This fall the poems and stories of this group escaped the bound pages of the book and transformed into a mixed- media performance of dance, theater, music, lighting, followed by discussion. Danse Lumière, directed by performer and choreographer Kathryn Roszak, is dedicated to mounting literary works into dance and theater productions. The Fifth Book of Peace is perhaps the company's most ambitious project, both in its current social context and in its multilayered, multifaceted production. It brings together a Bay Area panoply of artists and writers. LINES Ballet and Dominican University's program in dance provided talented young dancers able to well carry out the depth of acting demanded of the roles, which is rare in dancers so young. Ron van Leeuwaard, a composer originally from Suriname who has collaborated with a number of world music bands and theater companies, created a score based on electronic music, ambient sounds of helicopters, bullets and ocean waves, traditional Asian music, flute, percussion, and rifts of popular music of the time period. The script, adapted by Katherine Roszak, is based on the writings of Maxine Hong Kingston, on the stories of award-winning novelist James Janko and other participants of Kingston's Vietnam vet writing group, and on the written testimony of Pauline Laurent in Grief Denied, a Vietnam Widow's Story. Daniel Ellsberg, revealer of the "Pentagon Papers" and renowned nonfiction author, held a post-performance discussion at the November performance. And the list of those involved goes on.

On stage, The Fifth Book of Peace poetically narrates the journey "back home" of an "Old Vet." Played by actor Steve Ortiz, the Old Vet exists in a psychic no man's land and is guided to tell his story, to exorcise the memories, by the female and male incarnations of Kwan Yin, the Bodhisattva of compassion, whose twin aspects are played by Kathryn Roszak and martial artist Ben Tang. Tableaux of the Old Vet's flash backs are danced so that actors and dancers double the older and younger selves. Whether narrative, gesture, pure emotion, abstract movement or symbolic action, the dance with its poetic subtlety and range truly carries the performance. Add costumes silkscreened by Kaibrina Sky Buck that transform dancers into a forest or a ghost to the choreography (also by Roszak), and the visuals are enthralling. Perhaps the most captivating parts are when the ensemble dances the role of the jungle. They become an array of symmetrical and asymmetrical moves morphing from ballet to modern to animal-like steps, a place of unexpected lyrical motion and mortal danger.

The message and stories are clear: clear and, unfortunately, enduring.

Sharon Coleman is a poet who teaches at Berkeley City College. She is an editor of Poetry Flash.

The Fifth Book of Peace, a fusion of dance, theater, and music presented by Danse Lumière, conceived and choreographed by Kathryn Roszak: October 24-26, 2008, Dance Mission Theater, San Francisco, California, and November 6, 2008, Dominican University, San Rafael, California. These productions were co-sponsored by Poetry Flash, and were adapted from and inspired by The Fifth Book of Peace, a book by Maxine Hong Kingston.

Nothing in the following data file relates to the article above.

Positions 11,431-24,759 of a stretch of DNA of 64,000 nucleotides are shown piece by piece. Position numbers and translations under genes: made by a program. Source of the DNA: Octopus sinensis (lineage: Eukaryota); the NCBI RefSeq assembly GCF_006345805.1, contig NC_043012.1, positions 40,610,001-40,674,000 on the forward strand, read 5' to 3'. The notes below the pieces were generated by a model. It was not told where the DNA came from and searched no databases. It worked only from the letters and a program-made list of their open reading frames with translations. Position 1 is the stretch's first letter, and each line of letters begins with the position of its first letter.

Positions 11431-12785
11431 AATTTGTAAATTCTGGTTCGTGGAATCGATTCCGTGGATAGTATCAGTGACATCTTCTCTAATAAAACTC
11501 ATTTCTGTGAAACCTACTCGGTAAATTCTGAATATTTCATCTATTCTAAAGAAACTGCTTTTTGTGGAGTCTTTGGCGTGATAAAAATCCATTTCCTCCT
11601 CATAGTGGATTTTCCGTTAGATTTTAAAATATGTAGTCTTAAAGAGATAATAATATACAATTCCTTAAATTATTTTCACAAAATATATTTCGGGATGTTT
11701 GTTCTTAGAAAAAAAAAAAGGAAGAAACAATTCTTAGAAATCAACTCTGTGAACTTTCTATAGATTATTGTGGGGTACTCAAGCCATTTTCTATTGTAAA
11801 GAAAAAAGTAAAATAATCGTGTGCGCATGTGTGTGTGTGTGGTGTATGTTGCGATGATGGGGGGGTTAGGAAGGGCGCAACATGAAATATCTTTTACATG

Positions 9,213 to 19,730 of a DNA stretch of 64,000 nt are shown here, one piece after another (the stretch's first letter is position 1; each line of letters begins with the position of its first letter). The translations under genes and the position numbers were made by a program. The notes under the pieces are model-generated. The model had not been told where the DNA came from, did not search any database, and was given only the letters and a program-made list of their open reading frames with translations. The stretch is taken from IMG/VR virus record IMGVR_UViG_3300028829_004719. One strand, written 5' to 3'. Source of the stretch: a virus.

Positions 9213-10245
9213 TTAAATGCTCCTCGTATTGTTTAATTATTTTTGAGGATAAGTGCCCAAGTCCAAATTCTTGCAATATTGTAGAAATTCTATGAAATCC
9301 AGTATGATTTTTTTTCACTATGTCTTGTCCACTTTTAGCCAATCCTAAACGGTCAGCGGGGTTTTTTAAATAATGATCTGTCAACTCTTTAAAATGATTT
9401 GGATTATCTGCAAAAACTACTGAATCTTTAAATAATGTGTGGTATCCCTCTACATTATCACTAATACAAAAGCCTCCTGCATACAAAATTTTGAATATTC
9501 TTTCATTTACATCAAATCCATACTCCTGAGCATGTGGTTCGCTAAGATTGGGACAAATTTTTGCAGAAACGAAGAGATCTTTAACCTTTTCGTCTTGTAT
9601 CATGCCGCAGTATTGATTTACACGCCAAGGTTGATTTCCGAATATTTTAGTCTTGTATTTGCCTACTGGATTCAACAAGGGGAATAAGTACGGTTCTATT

Generations Beat Online
E-News of the Journalists Network on Generations - Volume 12, Number 6, March 15, 2012

The Arts Beat: Spank Michael McClure with 80 Roses

by Paul Kleyman

The venerable poet - his handsome vigor belying his nearly 80 years - stood patiently beside the piano, clad in black under his sea-foam swell of white hair, as he waited to catch the next rhythmic wave for bending the notes of another verse. Jazz virtuoso George Brooks eased pink fingers bar-to-bar over ivories and ebonies. He glanced up and Michael McClure peered down to pick up the beat for a phrase or verse from his large blue folder. A shawled crone and younger woman with a golden fall of hair danced, circling the ruddy head of a ceramic horse sculpted vertically in full whinny.

The stars of the premier performance of McClure's "Mysteriosos," soulfully transported by Brooks on piano and saxophone, gave the sold-out if compact audience of about 150 at the Berkeley Jazzschool a rose-fresh scent to the daisy-chain cliché of poetry read to against jazz rhythms. I couldn't help but think of the now-classic kinescope of McClure's friend Jack Kerouac chanting his poems on late-night TV, while standing beside a sleek grand piano played by host Steve Allen. But McClure's evening wasn't a nostalgic rehash of a tired custom.

What was new for McClure was the choreography and performance by Danse Lumière's director Kathryn Roszak, with Los Angeles-based guest dancer Lissa Resnick. Roszak and Resnick scribed the poems in a calligraphy of limbs, although Roszak, at 50, proved too lithe and lovely to carry off her portrayal of a dancing crone, an image she drew from the poems, very convincingly. She only proved that 50 is the new eternal.

Roszak approached McClure about collaborating after she read the beat-scene icon's 2010 volume, "Mysteriosos." The poetry collection is titled in homage to enigmatic pianist Thelonious Monk's 1958 album of that name. McClure had never partnered with a dance company before, and was, as always, ready for something new.

Their selection of just a few poems harmonized beautifully with the dance and movement, syncopated with McClure's intensely ecological images: "See the little sparrow with her eyes on the hawk / Everything around is just more talk / Don't use a knife to pound in a nail / Spank me with a rose / I'm headed for jail." There were only hints of McClure's signature "Grahhs," his deep vocalizations asserting the powers of the earth, or of his political anguish. But the "clanking of trucks, thunder-shaking waves, and the taste of mangos" surprised and sweetened the audience's appetite for more.